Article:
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NEW YORK (MainStreet)—Generation Y - those born between 1981 and 1995 - carry less debt than the national average. But it isn’t necessarily a good thing. Most of Gen Y’s members hold “bad debts” – like credit card debt and other loan products that don’t build assets. No one can conclusively answer why. Maybe it’s the job market. Maybe impulse buying and a digitalized consumer-driven society are to blame. Whatever it is, experts are wary those debt woes aren’t going to get better anytime soon.

While more than 60% of Gen X’s debt is good debt, such as student loans and mortgages, Gen Y is heading in a different path - 48.4% of Gen Y debt comes from non-asset building loans – bad debt –according to a recent study of over 20,000 users by the financial reward site,

Results found Generation Yers had an average total debt load of $28,930, including $4,113 in credit cards, $7,358 in lines of credit and $12,410 in car loans on average.

Some experts blame Gen Y’s losing debt battle on a slow-to-recover job market. Paul Golden, CEO of the nonprofit organization the National Endowment for Financial Education, says, “More education typically translates to more pay. However, the job market has been hard on Gen Y and has forced some to delay repaying their student loans, take a lower paying job, or remain in school longer.”

A recent analysis of government and university data for the Associated Press backs up Golden’s concerns. In 2011, 53.6% of workers under the age of 25 who held bachelor’s degrees were jobless or unemployed.

Also see: Can You Dig Yourself Out of Debt with an iPhone

Changing patterns in education could also be to blame.

“Generation Y has accumulated more bad debt than good debt, because they spend more time in the higher education system,” says Greg Brooks, founder of Textbook Assault. Brooks believes Gen Y’s tendency to pursue education beyond a bachelor’s degree delays the beginning of careers and “creates a severe imbalance, because the individual isn’t making money, but also spending a ton on education.” To finance their cost of living, “they rely on credit cards and loans as a way to pay the bills,” according to Brooks.

What’s just as alarming—possibly even more so—we can’t learn from our own mistakes. “Studies are showing younger generations are more likely to continue to accumulate debt—even into their 70s--some could even die in debt,” says Roger Cowen, a financial planner and founder of Cowen Tax Advisory Group. It’s like some of Gen Yers are addicted to debt, like being in the red is some kind of high score in a debt video game. And maybe our almost cybernetic fusion with electronics is helping us pave the way to a debt-filled retirement.

Also see: Can the Student Debt Crisis Outshine the Housing Bubble?

“I think the digitalization of merchant services had a big impact on producing debt for the younger generations. The ability to pay for something with one or two simple clicks on a smart phone means people are now more likely making rash purchasing decisions,” says Soren T. Christensen, CFP and CEO of Advanced Wealth Advisors, LLC. Christensen thinks Gen Y’s ability to buy instantly, anytime, without having to shop in-store or purchase with cash encourages a kind of depersonalized reckless spending. “The more we distance ourselves from having to fork over actual money, and from the physical in-store purchasing process, the easier it is to accumulate bad debt such as credit card debt,” says Christensen.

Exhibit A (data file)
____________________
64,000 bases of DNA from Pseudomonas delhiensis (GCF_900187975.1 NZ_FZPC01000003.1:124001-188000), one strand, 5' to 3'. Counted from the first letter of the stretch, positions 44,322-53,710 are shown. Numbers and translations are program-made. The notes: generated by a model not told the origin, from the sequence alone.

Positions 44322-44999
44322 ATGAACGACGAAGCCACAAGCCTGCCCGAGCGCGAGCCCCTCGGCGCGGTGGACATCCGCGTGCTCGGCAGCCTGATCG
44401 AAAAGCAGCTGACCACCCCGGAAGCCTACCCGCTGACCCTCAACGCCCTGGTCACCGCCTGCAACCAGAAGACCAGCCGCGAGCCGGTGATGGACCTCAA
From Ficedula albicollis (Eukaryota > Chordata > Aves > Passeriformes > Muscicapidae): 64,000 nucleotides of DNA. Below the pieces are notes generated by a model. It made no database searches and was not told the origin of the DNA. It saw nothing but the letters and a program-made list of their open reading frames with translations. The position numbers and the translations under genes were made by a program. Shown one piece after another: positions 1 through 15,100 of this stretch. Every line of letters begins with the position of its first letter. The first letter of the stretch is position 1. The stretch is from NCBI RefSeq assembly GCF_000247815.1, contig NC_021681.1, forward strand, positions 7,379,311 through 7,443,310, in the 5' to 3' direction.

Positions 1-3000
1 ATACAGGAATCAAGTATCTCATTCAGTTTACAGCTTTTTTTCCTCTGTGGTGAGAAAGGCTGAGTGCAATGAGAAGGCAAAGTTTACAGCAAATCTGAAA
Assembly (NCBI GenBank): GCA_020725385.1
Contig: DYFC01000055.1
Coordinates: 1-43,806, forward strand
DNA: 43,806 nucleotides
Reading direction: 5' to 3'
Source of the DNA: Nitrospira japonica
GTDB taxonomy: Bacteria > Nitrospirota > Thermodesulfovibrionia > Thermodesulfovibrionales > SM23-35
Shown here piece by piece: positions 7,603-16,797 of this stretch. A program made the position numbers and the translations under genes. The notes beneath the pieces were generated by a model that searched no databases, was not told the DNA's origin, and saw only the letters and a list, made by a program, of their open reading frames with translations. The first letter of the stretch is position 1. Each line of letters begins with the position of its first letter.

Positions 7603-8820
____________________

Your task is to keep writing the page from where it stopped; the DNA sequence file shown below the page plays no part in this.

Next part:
But what about those Gen Yers with the so-called good debt? Jonathan Bunt, a 29-year-old insurance agent in New Milford, Conn., recently bought a home, putting him in the minority of Generation Y with good debt - but he doesn’t see it that way. To him, there is no such thing as “good debt” or “bad debt.” It’s a strain on his life and a cause for concern for his future whether it comes in the form of credit cards or a mortgage.

Bunt became discouraged after he had his home reappraised a year after moving in and found out it’s worth less than his total mortgage loan. His dream of homeownership started to darken.

“The model doesn't work anymore, not when people don't have the money,” says Bunt.

So what’s a generation to do? CEO Priya Haji believes it breaks down to two important, basic fundamentals: saving more and spending less. Haji recommends that everyone, not just Gen Y, try to “closely monitor the level of debt they are taking on, particularly consumption-related debt.” In other words, taking on debt should be a considered action—such as financing a return to school to finish a degree rather than a non asset-building purchase like a new car. Ideally, debt should be used “wisely for education, which can drive future earnings or for purchasing a long term asset like a home at a non-inflated price.”

Breaking online, impulse-buying habits is also a good way to avoid unnecessary debt.

Haji says that “while consumption early in life is most tempting,” it could also breed bad habits that will hurt the long-game approach to being financially stable with long-term savings.

For those with debt already, Cowen believes Gen Yers need to take a more direct approach. “Focus on paying off those credit cards, one at a time, starting with the one with the highest interest rate. Invest in your future- participate in a 401(k) or Roth IRA.”

Also see: Reducing Your Student Debt (Or Why You Shouldn't Go to Law School)